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Community Blog How to Develop Function Compute - Installing Dependencies in Interactive Mode

How to Develop Function Compute - Installing Dependencies in Interactive Mode

This tutorial is a part of the 'How to Develop Function Compute' series. It demonstrates how to install dependencies in an interactive mode.

By Du Wan (Yixian)

Preface

First, let's take a quick look at several key concepts mentioned in this article:

  • Function Compute: It's an event-driven service that allows users to focus on writing and uploading code without the need to manage infrastructure such as servers. Function Compute provides compute resources, allowing users to run code more elastically by just paying for the resources consumed while running the code. For more information about Function Compute, see here.
  • Fun: Also known as Funcraft, is a developer tool for serverless applications that helps in managing resources such as Function Compute, API Gateway, and Log Service. Use Fun to develop, build, and deploy resources by defining specified resources in the template.yml file. For more information about Fun, see here.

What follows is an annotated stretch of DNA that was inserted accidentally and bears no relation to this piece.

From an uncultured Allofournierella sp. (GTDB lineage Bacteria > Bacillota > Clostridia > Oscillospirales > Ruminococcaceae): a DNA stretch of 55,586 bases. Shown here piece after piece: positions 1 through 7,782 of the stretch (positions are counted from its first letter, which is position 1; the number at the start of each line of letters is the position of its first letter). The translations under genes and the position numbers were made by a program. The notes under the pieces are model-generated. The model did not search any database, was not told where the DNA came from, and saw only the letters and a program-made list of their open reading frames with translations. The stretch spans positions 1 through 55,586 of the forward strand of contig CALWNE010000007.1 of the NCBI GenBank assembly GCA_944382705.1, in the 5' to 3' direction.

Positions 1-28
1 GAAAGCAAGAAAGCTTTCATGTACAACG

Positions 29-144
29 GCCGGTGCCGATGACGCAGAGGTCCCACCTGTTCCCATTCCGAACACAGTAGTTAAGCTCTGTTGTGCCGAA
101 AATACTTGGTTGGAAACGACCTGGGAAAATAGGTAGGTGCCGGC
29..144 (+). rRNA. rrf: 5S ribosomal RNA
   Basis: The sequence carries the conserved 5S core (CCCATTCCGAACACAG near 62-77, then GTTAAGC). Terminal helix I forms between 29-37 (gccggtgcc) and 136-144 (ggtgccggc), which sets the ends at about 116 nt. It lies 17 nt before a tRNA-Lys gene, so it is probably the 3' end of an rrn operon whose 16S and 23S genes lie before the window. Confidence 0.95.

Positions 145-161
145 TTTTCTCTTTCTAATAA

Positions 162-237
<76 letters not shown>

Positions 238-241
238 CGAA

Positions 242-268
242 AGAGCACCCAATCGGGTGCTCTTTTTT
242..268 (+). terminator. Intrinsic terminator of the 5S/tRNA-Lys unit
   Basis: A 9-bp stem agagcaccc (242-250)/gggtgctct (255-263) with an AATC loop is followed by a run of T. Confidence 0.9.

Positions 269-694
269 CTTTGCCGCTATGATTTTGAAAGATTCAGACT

Note: The operations in this article are applicable to Fun 3.0.0-beta.1 and other later versions.

Dependent Tools

This project development is based on MacOS. However, the tools involved are platform-independent and also applicable to the Linux and Windows operating systems. Before proceeding with the example, make sure that the following tools are correctly installed, updated to the latest version, and properly configured.

Fun is based on Docker to simulate the local environment.

MacOS users may use homebrew to install these tools:

brew cask install docker
brew tap vangie/formula
brew install fun

Windows and Linux users must read this article to successfully install these tools.

After the installation, first run the fun config command to initialize the configuration.

Note: Make sure to use a Fun version 3.0.0-beta.1 or any later version.

$ fun --version
3.0.0-beta.1

Background

Function Compute uses Zip files as agreed deliverables, which usually contain code and dependencies. These dependencies are generally system dependencies that are installed and managed through apt-get and language runtime dependencies that are installed using language-related package managers such as NPM and pip.

System Dependencies are Generally Non-portable

The system dependencies are usually related to the environment. For example, running the brew install brotli command to install brotli on a development machine that uses MacOS and package it to Function Compute. Then, upon calling a function to run the brotli command to decompress a file, the function invocation fails. Sometimes, the function invocation may fail even on a development machine that uses Linux. The reason is that the executable programs and dynamic link libraries installed with the package managers provided by the system are strongly related to the system type and version. The program and files installed on different systems such as Mac, Windows, and Linux are non-portable for each other.